Between heaven and hell, life and death, joy and pain - the works of art by Alexandra Kordas address the rift between redemption and damnation. Her leitmotif, the Christ Cross, sets powerful impulses in her works as a symbolism for the confrontation.
“My art comes from the depths of the soul and does not need to be constructed," comments Alexandra Kordas, who only created her first artwork in 2018 and has not put down her brush since. The trigger for this creative boost was an illness of her son two and a half years ago, which she held at home for weeks. Lonely and frustrated, she suddenly felt a deep desire to become artistically active. She listened to her inner voice and started. From that moment on, she never stopped painting and created paintings, sculptures and installations in many ways, in various forms and materials. The inspiration for her works of art comes mainly directly from her soul. Alexandra Kordas wakes up at night and sees her next motif in front of her. Current social and political hotspots of our world play a major role in this, as do current spiritual, emotional and intellectual influences.
Between heaven and hell, life and death, joy and pain, the themes of her works of art move in the conflict of the poles. The symbol of the cross runs like a handwriting through her contemporary - sometimes provocative - works. The artist does not attach any theological importance to the cross, but the cross stands with her as a symbol of shame, as it did in the early Christian period. Her art gives the artist the opportunity to open in a creative way that she would have previously thought of being impossible. For her, art is the form of expression in order to be able to reveal and process her feelings and deep emotional injuries from her childhood unfiltered.
For Alexandra Kordas, it is essential that her art points the finger at the wounds of society and the injuries of human beings. Her art is meant to open the eyes of the viewers. In doing so, the artist consciously addresses difficult topics that one does not normally like to look at, because they are painful and hurt. It’s her intention to bring the viewers into contact with the problems and grievances of our world in order to stimulate an argument.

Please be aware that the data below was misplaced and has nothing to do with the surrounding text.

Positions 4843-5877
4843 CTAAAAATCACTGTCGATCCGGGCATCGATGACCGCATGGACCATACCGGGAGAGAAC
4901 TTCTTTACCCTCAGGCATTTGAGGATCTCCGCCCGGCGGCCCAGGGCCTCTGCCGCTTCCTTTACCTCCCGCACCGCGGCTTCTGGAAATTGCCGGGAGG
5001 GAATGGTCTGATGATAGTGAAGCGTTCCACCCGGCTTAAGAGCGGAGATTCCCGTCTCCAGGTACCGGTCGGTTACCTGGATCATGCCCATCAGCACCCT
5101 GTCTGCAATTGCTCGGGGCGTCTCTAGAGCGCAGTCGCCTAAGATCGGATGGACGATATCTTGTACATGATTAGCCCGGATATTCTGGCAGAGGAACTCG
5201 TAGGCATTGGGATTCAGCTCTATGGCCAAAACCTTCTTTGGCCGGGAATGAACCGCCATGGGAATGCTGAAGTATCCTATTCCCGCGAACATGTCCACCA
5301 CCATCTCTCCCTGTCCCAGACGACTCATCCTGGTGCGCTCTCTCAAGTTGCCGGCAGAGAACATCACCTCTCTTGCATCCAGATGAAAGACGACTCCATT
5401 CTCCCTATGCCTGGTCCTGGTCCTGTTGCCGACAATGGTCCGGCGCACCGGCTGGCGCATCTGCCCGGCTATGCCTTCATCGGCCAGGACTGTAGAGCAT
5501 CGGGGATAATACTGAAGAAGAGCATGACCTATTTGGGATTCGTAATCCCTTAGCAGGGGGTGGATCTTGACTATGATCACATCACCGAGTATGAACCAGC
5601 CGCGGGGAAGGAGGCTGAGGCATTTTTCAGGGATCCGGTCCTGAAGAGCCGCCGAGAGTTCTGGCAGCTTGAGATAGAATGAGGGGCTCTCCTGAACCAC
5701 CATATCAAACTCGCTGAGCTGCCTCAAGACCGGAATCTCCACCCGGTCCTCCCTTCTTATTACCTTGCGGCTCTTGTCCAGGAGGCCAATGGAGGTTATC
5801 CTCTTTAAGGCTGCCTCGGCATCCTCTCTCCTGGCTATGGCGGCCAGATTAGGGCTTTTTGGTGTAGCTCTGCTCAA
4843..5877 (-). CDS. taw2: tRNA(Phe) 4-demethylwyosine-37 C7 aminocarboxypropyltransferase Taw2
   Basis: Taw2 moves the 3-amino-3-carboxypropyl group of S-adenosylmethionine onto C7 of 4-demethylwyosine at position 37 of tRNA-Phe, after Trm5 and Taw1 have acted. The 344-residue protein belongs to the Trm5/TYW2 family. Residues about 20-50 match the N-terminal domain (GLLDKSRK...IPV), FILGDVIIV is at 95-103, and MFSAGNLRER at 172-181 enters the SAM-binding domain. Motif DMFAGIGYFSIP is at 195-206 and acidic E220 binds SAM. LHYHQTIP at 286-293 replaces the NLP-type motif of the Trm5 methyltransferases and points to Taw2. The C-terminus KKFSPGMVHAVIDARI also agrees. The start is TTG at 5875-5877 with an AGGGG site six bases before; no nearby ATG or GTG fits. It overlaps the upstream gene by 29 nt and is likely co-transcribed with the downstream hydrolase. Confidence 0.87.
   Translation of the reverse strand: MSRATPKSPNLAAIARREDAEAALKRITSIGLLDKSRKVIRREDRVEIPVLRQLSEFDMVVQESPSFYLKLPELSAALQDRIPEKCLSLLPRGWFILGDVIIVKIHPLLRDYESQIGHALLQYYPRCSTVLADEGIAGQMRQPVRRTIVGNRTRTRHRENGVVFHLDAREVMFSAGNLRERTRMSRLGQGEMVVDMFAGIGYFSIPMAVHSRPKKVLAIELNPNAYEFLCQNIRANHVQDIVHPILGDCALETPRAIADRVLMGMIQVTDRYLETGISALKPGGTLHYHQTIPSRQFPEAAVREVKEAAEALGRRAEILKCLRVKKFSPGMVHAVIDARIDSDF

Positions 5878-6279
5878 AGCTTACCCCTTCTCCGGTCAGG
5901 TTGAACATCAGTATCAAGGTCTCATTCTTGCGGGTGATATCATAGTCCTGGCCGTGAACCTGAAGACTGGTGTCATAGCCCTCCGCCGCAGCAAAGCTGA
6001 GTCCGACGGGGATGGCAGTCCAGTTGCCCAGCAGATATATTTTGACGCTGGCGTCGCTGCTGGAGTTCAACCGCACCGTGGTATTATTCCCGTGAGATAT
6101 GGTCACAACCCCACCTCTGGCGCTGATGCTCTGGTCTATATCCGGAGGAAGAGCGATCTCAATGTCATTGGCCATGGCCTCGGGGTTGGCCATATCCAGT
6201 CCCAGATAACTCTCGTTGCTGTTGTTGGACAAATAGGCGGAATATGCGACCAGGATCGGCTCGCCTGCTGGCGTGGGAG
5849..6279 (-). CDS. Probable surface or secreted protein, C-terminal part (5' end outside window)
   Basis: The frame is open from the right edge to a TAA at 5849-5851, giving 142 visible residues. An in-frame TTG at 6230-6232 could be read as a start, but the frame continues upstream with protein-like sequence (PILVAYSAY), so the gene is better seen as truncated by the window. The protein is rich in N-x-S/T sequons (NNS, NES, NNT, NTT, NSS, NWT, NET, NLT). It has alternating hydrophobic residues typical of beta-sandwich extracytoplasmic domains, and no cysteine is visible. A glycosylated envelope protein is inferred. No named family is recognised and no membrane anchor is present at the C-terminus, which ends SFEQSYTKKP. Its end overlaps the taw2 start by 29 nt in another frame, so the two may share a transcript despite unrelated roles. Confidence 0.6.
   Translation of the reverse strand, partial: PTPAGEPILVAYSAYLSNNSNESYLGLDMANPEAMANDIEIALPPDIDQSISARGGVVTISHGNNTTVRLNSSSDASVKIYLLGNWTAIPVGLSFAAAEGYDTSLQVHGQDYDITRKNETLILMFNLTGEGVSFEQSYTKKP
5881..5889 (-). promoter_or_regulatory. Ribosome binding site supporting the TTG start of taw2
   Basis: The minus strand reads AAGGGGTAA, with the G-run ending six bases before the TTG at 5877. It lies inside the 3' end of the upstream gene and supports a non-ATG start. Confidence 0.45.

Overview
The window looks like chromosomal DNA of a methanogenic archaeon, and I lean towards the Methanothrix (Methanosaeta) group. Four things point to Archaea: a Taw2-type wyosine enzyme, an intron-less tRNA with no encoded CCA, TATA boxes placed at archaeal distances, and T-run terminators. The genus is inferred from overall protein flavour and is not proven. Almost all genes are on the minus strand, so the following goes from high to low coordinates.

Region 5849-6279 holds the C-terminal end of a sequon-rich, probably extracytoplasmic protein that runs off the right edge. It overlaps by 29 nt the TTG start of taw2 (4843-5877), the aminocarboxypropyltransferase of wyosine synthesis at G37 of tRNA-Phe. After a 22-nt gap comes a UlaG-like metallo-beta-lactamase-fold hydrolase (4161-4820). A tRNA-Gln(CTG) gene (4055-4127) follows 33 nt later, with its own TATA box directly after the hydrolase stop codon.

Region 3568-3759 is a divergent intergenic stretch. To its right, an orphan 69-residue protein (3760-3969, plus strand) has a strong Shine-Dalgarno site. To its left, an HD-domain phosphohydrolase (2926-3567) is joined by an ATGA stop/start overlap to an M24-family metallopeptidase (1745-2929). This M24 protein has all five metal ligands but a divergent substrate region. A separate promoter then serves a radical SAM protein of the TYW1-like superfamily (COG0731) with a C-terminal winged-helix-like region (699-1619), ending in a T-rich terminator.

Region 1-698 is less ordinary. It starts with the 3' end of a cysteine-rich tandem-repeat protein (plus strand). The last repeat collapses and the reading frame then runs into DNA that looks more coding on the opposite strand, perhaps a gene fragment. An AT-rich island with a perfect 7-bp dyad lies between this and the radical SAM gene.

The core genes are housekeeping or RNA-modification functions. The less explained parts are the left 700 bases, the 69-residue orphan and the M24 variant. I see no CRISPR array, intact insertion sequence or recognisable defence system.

Alexandra Kordas previously worked as an actress and screenwriter. Especially the work on a screenplay, which took place in the Second World War, had a lasting influence on the artist and still employs her today. For the script, she interviewed many contemporary witnesses who touched her deeply and made it impossible for her to live and think as before. The artist did not receive any artistic training in the classical sense. Her artistic creativity and passion matured in the 10 years at the Waldorf School (Rudolf Steiner School), whose teaching program focuses on the creative, artistic and spiritual world. In the artist's childhood, traumatic things happened that confronted and hurt her with pain and passion. But she also had the privilege of a very carefree and independent life on the other side, which is why today her artistic discord between "paradise and purgatory" stems.
Some of the exhibitions:
- Monat Gallery, SUPERSTUDIO MAXI VIA MONCUCCO, Milano, Italy, April 8 - 10, 2022
- INTERNATIONAL CONTEMPORARY ART FAIR, via Van Gogh Art Gallery (Madrid), Paris, France
28 - 30 January 2022, Contemporary ART FAIR Paris
- Premio Dante Allighieri 2021, Storica Galleria “La Pigna”,Roma, December 3 - 13, 2021
- “AD ASTRA”, Galeria Azur, Madrid, November 18, 2021 - December 18, 2021
- THE HOLY ART, The Holy Art Gallery, London, October 1 - 8., 2021
- Art3F Luxembourg, Luxembourg, exhibition at the booth of Galerie Van Gogh Art Gallery, Madrid, September 17 - 19, 2021
- “Future Landscapes” group exhibition, Itsliquid international Art and Architecture Festival at The ROOM Contemporary Art Space and Palazzo Albrizzi-Capello in Venice, Italy, October 15, 2020 until November 29, 2020
- SWISS ART EXPO, SBB Eventhalle Zürich Hauptbahnhof, August 20 - 24, 2020
Here are some of her artworks!
Contact me if you want more information about Alexandra's works as well as
if you are interested in buying some of them.